5 Simple Ways to Lose Weight Without Spending a Dime

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Whether you've resolved to lose weight or simply want to stay fit and healthy in 2017, these habits will help you succeed.

Losing weight was the second-most-common New Year’s resolution for 2016, beat out only by the related goal of staying fit and healthy, according to Nielsen data.

Losing weight was followed by the seemingly incompatible goal of spending less and saving more. After all, Americans spend $33 billion on weight-loss products every year, according to the Boston Medical Center.

There are ways to lose weight without buying into weight-loss products or services, though. We’ve identified five supported by scientific research.

They’re cost-free, safe and relatively simple. They involve no diets, supplements, workout equipment or whatever else the weight-loss industry might peddle to folks who’ve resolved to lose weight in 2017.

1. Drink water before eating

Focus and Blur / Shutterstock.comFocus and Blur / Shutterstock.com

Mounting evidence suggests that drinking water before meals can aid weight loss.

For example, a study published in the research journal Obesity in 2015 found that drinking 500 milliliters of water — or about one 16-ounce glass — 30 minutes before eating main meals can help obese adults lose weight.

Over a 12-week period, the study participants who were instructed to “preload” with water before meals lost an average of 2.87 pounds more than the participants who did not preload.

Study co-author Helen Parretti, a clinical lecturer at England’s University of Birmingham, explains:

“The beauty of these findings is in the simplicity. Just drinking a pint of water, three times a day, before your main meals may help reduce your weight.”

2. Don’t stay up too late

PR Image Factory / Shutterstock.comPR Image Factory / Shutterstock.com

As we reported in “5 Ways That Being a Night Owl Can Harm Your Health,” studies have associated staying up late with consuming more calories.

In a large study published in the journal Sleep in 2013, participants whose sleep was restricted to 4 to 8 a.m. consumed more calories overall compared with participants who slept from 10 p.m. to 8 a.m. The researchers attributed this difference to the first group eating more food late at night.

3. Get enough sleep

gpointstudio / Shutterstock.comgpointstudio / Shutterstock.com

Getting fewer than five to six hours of sleep per night can increase your chances of weight gain, according to the Mayo Clinic. Just don’t oversleep either, as getting more than nine hours of sleep can also lead to weight gain.

So what’s the magic number?

Cornell University’s College of Human Ecology recently reported that the consensus is that most adults need at least seven hours per night. Here’s why:

Researchers believe that a lack of sleep alters the release of two hormones that help your body to regulate feelings of hunger. When you don’t get enough sleep, your body releases more ghrelin, which stimulates appetite, and releases less leptin, which suppresses appetite. This could lead to an afternoon trip to the vending machine for a candy bar or a visit to the coffee shop for a drink filled with fat and sugar.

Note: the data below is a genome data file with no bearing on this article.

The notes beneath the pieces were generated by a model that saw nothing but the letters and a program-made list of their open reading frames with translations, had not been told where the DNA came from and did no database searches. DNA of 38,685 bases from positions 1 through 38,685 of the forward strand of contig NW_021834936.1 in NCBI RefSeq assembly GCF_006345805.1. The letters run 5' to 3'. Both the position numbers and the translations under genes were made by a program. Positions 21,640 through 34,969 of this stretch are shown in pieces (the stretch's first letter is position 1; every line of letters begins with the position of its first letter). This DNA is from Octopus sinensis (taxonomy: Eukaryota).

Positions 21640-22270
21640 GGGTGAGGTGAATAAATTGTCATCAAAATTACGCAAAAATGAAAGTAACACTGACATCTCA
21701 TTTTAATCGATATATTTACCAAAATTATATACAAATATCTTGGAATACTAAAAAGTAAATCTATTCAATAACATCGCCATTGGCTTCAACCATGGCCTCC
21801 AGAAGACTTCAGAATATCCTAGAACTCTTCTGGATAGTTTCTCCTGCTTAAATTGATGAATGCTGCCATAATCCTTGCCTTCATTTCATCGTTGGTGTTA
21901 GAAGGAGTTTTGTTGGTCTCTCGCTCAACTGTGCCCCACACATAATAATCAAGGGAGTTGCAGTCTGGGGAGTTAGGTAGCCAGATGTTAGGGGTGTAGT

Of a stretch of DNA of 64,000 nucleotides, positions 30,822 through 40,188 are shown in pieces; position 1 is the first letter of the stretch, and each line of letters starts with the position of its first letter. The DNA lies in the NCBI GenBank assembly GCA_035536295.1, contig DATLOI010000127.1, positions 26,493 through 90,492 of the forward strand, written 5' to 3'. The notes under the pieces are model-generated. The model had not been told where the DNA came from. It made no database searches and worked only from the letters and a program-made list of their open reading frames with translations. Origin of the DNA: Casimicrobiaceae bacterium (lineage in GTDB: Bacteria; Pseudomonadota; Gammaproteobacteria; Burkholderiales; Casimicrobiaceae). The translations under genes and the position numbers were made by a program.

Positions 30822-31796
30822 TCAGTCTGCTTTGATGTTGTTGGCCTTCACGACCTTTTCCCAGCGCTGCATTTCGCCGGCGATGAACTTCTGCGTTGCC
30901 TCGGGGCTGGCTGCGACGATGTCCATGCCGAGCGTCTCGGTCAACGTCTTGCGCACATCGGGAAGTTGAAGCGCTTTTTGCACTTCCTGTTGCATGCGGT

4. Avoid distractions

Oleg Troino / Shutterstock.comOleg Troino / Shutterstock.com

The American Heart Association defines “mindless eating,” in part, as eating while distracted — such as while watching TV, working at a computer or texting. The nonprofit continues:

Simply put, it’s not paying attention to what we eat, which can lead to being overweight and even obesity.

Brian Wansink, founder and director of the Food and Brand Lab at Cornell University, has written an entire book on the topic. It’s called “Mindless Eating: Why We Eat More Than We Think.”

The solution to mindless eating is perhaps what researchers at the University of Birmingham call “attentive eating.” That means thinking about the flavor and texture of food while eating and recalling what you ate at your most recent meal, for example.

The researchers’ comprehensive study, published in the American Journal of Clinical Nutrition in 2013, suggests that not only do people who are distracted from their meals tend to eat more at those meals, but they also tend to eat more at later snacking sessions. People who eat attentively, on the other hand, snacked about 10 percent less.

The university explains:

The evidence suggests that distracted eating reduces people’s ability to remember what they have eaten earlier in the day. Since food memories normally inhibit later appetite, distraction may increase intake later in the day by interfering with these memories.

5. Use smaller dishes

Vlad.Romensky / Shutterstock.comVlad.Romensky / Shutterstock.com

A comprehensive study published in the Journal of the Association for Consumer Research in 2016 found that the size of the plate or bowl you eat from can have a “substantial” effect on how much you eat.

Cornell University’s Food and Brand Lab did not conduct the study but emphasized that using a smaller plate is more effective when you are serving your portions to yourself, like at a buffet, rather than when you are served food by someone else.

As it turns out, serving yourself with a smaller plate leads you to serve yourself less food, which in turn leads you to eat less. If you’re intrigued, check out the Food and Brand Lab’s Small Plate Movement challenge and try eating off a 9- to 10-inch plate at your largest meal of the day for a month.

You might also want to check out:

Do you know of other ways to lose weight without spending money? Let us know below or over on our Facebook page.

Stacy Johnson

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